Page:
I really enjoy taking the train to school every day. Not being a fan of driving, it provides a way to get to class that also serves as about twenty minutes of downtime each way between the rush to get ready and the chaos of class. It also gives me a chance to listen to enough music to set my mood the right way.
One of the things I found most interesting about going to undergrad for music was that I actually stopped listening to music on my own. I stopped searching out new artists, and if I did click on my iTunes, it was only because I needed the comforting sounds of my few favorites. The only way to get me to learn anything new, really, was to leave it in the CD player in my car–I never changed them, just listened on repeat until I got a wild notion or someone rode in my car often enough to get sick of it and tried to strangle me. As it is, I’m slowly getting into the habit again, now that it can be my hobby and not my task (obvious proof that music wasn’t meant to be my profession.)
I’m usually leaving the house by 8am, and I am not a morning person. I hate any TV and conversation while I’m getting ready; I’d much rather just go through my routine uninterrupted. As such, when I listen to music in the morning, it needs to be of a specific kind. Nothing heavy, nothing remixed, no rap, no yelling, and so on. I’m like a block of clay in the morning–I need the music to be warm and soft, persuading my sleepy brain into the pliability I need to get through the rest of the day.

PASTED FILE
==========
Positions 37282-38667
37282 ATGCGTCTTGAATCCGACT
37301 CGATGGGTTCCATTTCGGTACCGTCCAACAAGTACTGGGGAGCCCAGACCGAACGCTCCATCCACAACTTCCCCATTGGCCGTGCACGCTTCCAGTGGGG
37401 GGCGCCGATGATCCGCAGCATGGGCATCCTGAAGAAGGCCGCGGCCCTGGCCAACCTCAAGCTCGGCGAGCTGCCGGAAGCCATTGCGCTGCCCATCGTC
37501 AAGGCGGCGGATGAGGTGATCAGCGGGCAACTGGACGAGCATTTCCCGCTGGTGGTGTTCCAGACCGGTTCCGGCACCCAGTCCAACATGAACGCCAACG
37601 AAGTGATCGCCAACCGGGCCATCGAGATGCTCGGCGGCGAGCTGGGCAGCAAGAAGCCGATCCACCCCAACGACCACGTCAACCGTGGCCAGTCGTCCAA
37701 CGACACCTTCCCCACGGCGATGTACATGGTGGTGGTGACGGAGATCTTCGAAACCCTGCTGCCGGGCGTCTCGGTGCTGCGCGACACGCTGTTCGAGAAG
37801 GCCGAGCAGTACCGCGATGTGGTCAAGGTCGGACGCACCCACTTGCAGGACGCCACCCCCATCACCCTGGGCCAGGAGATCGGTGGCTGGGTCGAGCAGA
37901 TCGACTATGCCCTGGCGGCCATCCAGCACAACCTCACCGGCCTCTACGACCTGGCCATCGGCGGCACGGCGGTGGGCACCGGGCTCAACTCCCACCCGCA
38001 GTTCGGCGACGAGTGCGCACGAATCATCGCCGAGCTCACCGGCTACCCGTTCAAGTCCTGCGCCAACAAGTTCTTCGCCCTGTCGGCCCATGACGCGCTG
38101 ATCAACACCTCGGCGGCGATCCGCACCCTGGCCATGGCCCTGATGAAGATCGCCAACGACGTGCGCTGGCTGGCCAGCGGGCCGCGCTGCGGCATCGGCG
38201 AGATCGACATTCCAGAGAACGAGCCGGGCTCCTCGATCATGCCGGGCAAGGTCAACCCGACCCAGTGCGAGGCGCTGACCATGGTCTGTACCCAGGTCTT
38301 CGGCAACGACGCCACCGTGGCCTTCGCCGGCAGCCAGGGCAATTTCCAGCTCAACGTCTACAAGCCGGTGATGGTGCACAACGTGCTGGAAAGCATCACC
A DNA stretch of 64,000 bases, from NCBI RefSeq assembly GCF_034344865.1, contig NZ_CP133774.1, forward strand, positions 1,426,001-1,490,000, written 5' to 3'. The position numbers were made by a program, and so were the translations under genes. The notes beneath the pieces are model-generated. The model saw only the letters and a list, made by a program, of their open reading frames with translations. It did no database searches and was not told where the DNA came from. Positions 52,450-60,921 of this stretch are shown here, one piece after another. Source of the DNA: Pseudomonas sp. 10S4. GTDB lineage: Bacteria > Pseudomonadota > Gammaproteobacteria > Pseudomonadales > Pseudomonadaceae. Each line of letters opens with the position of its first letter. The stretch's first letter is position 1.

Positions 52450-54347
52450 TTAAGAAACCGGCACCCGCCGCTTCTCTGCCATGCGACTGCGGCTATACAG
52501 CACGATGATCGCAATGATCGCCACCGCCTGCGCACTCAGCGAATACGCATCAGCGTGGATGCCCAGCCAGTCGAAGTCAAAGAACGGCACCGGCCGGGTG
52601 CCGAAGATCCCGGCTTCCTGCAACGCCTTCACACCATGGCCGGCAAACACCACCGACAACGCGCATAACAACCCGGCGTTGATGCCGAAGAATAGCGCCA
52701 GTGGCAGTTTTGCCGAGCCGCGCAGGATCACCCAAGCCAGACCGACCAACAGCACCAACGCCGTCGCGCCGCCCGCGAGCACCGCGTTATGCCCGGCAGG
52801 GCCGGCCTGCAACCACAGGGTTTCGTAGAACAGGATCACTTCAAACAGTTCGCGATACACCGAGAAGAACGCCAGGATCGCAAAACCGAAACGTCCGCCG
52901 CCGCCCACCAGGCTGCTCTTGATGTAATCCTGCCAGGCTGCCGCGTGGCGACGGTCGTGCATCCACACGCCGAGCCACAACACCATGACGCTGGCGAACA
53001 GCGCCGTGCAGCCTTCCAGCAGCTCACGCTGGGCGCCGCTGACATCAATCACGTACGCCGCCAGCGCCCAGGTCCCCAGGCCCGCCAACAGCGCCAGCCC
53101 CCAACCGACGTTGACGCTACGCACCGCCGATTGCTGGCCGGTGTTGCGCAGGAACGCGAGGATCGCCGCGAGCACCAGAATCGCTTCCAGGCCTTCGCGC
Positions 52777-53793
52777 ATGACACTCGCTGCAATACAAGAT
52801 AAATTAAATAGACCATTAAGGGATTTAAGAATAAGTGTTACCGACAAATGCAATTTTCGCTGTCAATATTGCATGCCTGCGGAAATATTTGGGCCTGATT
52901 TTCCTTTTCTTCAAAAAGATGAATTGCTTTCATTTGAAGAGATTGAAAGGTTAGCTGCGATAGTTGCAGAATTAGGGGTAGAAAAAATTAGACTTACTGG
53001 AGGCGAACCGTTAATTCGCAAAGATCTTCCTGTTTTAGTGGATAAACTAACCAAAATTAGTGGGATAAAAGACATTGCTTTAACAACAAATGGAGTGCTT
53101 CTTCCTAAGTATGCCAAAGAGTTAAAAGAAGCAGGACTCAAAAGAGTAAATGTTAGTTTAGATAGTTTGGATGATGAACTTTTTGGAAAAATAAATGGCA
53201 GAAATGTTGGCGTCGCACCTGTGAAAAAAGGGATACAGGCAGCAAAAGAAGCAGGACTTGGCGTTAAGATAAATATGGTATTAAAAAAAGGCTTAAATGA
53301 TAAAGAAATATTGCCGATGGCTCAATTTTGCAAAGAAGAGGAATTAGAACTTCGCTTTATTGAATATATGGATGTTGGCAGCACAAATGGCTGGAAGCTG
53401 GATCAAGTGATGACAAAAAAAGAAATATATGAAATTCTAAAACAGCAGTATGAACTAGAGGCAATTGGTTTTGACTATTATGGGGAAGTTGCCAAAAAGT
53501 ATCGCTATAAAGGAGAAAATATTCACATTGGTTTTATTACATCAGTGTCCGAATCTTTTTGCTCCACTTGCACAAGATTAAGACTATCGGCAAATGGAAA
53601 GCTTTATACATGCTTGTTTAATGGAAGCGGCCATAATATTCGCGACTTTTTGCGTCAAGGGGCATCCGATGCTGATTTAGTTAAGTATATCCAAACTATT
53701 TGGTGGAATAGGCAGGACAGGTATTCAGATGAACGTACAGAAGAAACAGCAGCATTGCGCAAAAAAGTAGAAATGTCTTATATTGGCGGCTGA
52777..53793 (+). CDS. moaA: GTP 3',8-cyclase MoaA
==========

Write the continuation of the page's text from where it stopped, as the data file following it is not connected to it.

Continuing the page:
These requirements are not so hard to meet, but as the creature of habit I am in the early hours, I tend to find a song or an album that fits the bill and listen to it repeatedly. That is pretty much what happened with this song.
The opening bells, the gentle first lines that roll right into an upbeat (but not too upbeat) verse? This song is perfect for getting going in the morning. It doesn’t hurt that the lyrics are maybe some of the most optimistic that John Lennon had ever written. “(Just Like) Starting Over” appears on Double Fantasy, which was released in 1980, just weeks before John’s murder. He hadn’t released a single since his cover of “Stand by Me” in 1975, choosing instead to stay home and be a househusband and stay-at-home dad to his new baby boy (who also gets a song on the album, “Beautiful Boy.”)
The poignancy of this song perhaps lies in its bittersweet beauty. It is upbeat and hopeful, and remains so, even though it became the #1 single after his death. It’s a love letter to Yoko, an invitation to start their lives anew.
I could write a psychoanalysis on John Lennon, but I’ll spare you. I’ll just say that while John wrote prolifically about love, he tended toward the “world love”, the “brotherly love.” It wasn’t until later in his career that John wrote about romantic love without being tongue-in-cheek. Whatever your opinions on Yoko, it’s hard to hate a woman who inspires a song like this.
And it makes me want to dance on the train.